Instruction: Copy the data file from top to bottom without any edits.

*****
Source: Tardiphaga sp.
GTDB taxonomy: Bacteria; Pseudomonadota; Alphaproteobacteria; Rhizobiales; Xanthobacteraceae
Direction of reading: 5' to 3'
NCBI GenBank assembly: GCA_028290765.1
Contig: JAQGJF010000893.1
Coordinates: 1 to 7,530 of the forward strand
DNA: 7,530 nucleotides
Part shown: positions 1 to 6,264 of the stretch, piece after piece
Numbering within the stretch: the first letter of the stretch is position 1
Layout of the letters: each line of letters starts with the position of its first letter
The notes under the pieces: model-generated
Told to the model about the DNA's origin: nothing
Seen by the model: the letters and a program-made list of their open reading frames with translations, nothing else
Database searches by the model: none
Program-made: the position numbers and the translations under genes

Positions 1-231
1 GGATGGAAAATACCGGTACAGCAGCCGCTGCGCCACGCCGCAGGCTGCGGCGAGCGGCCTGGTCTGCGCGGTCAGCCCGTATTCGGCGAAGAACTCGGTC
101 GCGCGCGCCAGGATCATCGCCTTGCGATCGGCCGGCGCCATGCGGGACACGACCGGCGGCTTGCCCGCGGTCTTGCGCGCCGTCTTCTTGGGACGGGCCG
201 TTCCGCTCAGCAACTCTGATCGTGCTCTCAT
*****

Source: Tardiphaga sp.
GTDB taxonomy: Bacteria; Pseudomonadota; Alphaproteobacteria; Rhizobiales; Xanthobacteraceae
Direction of reading: 5' to 3'
NCBI GenBank assembly: GCA_028290765.1
Contig: JAQGJF010000893.1
Coordinates: 1 to 7,530 of the forward strand
DNA: 7,530 nucleotides
Part shown: positions 1 to 6,264 of the stretch, piece after piece
Numbering within the stretch: the first letter of the stretch is position 1
Layout of the letters: each line of letters starts with the position of its first letter
The notes under the pieces: model-generated
Told to the model about the DNA's origin: nothing
Seen by the model: the letters and a program-made list of their open reading frames with translations, nothing else
Database searches by the model: none
Program-made: the position numbers and the translations under genes

Positions 1-231
1 GGATGGAAAATACCGGTACAGCAGCCGCTGCGCCACGCCGCAGGCTGCGGCGAGCGGCCTGGTCTGCGCGGTCAGCCCGTATTCGGCGAAGAACTCGGTC
101 GCGCGCGCCAGGATCATCGCCTTGCGATCGGCCGGCGCCATGCGGGACACGACCGGCGGCTTGCCCGCGGTCTTGCGCGCCGTCTTCTTGGGACGGGCCG
201 TTCCGCTCAGCAACTCTGATCGTGCTCTCAT